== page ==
How to deal with sensitive teeth

How to deal with sensitive teeth

March 9, 2020 11:40 am Published by

It’s normal to have an occasional twinge in your teeth if you take a gulp of piping hot coffee or a big bite of ice cream, but if you wince every time you taste something hot or cold, it’s likely you are suffering from sensitive teeth. The discomfort and pain from sensitive teeth can vary depending on the underlying cause – in extreme cases it can be triggered by such unlikely culprits as sweet foods or cold air – and for some people it can make them avoid certain food and drink altogether. However, there is plenty you can do to help treat it.

  • Causes

Sensitive teeth has many different causes, and it may be more than one that is making you miserable. Tooth decay is a very common one. Here, acid created by bacteria in the mouth attacks the outer protective surface of the tooth, called enamel, and over time creates holes. These holes expose first the cementum, then the underlying dentin and the nerves inside your teeth. This is what makes your teeth hypersensitive. Other causes work much the same way, such as tooth fractures, old or damaged fillings, or excessive tooth grinding. Gum disease can also increase sensitivity, as gums pull back and, over time, the growth of bacteria destroys the tooth enamel.

  • Killing with kindness

It’s ironic but looking after your teeth can be a cause of tooth sensitivity. If you are brushing your teeth too vigorously with a hard-bristled brush, especially around the gums, you could actually be causing damage. Food and diet may not be helping either – for example, drinking fruit juice allows sugar and acid to soften tooth enamel and make it vulnerable. Cleaning your teeth straight afterwards would mean you are brushing the enamel straight off!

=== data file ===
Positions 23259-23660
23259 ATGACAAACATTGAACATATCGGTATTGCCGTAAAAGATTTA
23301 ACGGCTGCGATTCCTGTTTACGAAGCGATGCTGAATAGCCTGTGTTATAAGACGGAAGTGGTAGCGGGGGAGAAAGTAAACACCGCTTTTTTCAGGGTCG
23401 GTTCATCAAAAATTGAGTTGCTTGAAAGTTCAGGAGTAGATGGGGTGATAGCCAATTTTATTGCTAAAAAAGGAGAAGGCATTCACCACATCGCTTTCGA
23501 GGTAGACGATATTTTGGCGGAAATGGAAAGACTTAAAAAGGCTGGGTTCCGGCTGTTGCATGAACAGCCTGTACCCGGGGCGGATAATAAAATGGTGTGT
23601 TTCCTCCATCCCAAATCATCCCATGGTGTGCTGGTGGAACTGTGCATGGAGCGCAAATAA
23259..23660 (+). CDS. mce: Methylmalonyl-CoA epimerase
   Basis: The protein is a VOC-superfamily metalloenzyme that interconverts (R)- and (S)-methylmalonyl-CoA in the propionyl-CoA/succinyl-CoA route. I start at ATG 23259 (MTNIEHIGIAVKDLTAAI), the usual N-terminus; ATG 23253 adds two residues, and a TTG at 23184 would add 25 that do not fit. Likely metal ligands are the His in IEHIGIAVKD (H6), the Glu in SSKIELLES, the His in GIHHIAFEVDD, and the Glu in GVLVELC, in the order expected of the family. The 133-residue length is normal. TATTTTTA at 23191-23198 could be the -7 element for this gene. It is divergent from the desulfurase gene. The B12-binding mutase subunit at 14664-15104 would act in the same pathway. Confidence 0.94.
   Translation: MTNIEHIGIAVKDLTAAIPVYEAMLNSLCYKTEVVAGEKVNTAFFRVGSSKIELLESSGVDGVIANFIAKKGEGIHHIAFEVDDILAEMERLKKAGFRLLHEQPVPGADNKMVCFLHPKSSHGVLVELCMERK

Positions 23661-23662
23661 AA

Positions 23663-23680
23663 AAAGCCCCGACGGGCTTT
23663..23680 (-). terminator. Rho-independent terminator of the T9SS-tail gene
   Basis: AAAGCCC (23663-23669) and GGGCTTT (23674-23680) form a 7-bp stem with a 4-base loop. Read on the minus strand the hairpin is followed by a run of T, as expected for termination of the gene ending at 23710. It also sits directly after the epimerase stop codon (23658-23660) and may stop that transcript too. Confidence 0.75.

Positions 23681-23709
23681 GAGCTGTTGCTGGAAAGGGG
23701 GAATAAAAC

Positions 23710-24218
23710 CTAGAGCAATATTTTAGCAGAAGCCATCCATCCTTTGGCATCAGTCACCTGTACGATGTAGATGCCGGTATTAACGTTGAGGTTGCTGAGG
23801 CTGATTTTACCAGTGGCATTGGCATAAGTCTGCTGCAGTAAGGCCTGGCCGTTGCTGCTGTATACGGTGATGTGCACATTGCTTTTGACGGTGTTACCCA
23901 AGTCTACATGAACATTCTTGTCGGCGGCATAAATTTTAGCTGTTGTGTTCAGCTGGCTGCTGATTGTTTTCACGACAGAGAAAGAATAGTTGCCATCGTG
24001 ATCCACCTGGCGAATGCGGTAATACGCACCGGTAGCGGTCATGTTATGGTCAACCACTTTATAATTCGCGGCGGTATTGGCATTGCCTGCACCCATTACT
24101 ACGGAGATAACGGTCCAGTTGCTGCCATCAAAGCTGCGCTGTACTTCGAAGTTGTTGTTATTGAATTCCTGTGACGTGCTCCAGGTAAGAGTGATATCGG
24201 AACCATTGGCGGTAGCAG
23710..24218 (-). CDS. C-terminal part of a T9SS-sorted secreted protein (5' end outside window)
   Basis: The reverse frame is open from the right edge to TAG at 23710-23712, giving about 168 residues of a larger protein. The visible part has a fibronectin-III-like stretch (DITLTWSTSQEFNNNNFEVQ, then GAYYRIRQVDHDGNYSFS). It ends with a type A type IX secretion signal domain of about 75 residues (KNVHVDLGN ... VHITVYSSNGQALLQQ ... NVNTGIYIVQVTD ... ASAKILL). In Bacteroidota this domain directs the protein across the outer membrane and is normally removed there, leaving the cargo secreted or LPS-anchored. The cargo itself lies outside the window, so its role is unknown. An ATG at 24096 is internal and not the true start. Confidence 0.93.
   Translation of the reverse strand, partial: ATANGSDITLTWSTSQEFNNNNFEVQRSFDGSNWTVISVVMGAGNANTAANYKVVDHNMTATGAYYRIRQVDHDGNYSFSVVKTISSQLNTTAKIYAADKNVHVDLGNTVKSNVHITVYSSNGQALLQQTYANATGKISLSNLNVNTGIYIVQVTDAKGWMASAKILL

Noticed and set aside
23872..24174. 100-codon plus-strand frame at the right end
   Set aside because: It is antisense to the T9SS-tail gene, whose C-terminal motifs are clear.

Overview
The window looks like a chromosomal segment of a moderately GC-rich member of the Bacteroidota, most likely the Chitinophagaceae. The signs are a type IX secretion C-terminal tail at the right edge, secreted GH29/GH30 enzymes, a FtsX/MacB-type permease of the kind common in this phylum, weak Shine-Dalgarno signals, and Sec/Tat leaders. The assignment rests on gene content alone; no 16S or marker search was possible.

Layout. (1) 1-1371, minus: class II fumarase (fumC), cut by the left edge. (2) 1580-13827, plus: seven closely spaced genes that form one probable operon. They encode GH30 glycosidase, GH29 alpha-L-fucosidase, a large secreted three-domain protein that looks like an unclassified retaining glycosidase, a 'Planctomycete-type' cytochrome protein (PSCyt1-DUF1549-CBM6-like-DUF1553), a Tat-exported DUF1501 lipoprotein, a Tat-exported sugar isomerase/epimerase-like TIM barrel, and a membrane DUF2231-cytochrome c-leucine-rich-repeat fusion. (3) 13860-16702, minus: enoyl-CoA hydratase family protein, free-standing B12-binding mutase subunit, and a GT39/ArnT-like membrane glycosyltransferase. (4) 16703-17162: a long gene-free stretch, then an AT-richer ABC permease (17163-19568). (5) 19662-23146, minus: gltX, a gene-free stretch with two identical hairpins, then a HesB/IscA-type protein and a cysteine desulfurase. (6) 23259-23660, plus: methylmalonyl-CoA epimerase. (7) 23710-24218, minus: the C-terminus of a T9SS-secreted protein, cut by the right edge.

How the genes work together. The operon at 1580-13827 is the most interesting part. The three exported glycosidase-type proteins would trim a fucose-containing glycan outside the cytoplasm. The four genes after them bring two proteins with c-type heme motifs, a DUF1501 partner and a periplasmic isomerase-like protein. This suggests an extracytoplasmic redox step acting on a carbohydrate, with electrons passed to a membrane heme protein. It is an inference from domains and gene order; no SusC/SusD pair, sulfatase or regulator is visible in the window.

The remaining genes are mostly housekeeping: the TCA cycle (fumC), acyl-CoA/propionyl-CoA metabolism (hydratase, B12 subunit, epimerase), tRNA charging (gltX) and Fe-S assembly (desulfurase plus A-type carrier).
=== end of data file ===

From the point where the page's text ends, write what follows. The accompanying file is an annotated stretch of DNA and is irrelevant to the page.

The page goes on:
• Treatment

First of all, it’s essential to see your dentist regularly, and if you are suffering from excessively sensitive teeth, you should see them straight away. Your dentist can quickly check for any underlying causes, and give you the diagnosis and treatment that is going to help you. Typically this could be a new filling, or a crown to fix a small fracture. Afterwards, you’ll probably find the sensitivity disappears of its own accord. If your teeth are otherwise healthy then your dentist may recommend a toothpaste for sensitive teeth. This contains chemicals that help block the pain signals being sent to your nerves. Normally you’ll notice a difference after a few days of use.

  • Other solutions

If you’ve been to the dentist but can’t seem to escape the sensitivity, then it might be time to consider other lifestyle factors. Teeth bleaching, if done frequently, can be a factor – so it could be time to cut back. If you are a tooth grinder, then a mouthguard can help prevent further enamel loss, and over time allowing the enamel to naturally repair itself. If you really can’t find an answer and are still suffering considerably, your dentist may recommend a root canal treatment. This means you won’t feel sensitivity afterwards, as the nerve is no longer inside the tooth.

  • Prevention

As with most dental problems, prevention is better than cure! Quite simply, take good care of your tooth enamel. Make sure you use a soft-bristled toothbrush, and try to brush at a 45-degree angle rather than straight-on. Your dentist can help advise on the best techniques if you are unsure. If you like to drink fruit juice, then have a glass of water afterwards. This will help rinse away acid and bacteria, and reduce the pH level of your mouth so that enamel is not softened so much. Avoid acidic food like sweets, processed foods and citrus fruits, as these will all produce that trouble-causing bacteria and acid. If you like to play sports, then invest in a mouth guard to prevent fractures or other damage to teeth. So, be aware of your diet and lifestyle, brush carefully, and you’ll be on your way to healthy, non-sensitive teeth in no time.

Categorised in:

This post was written by admin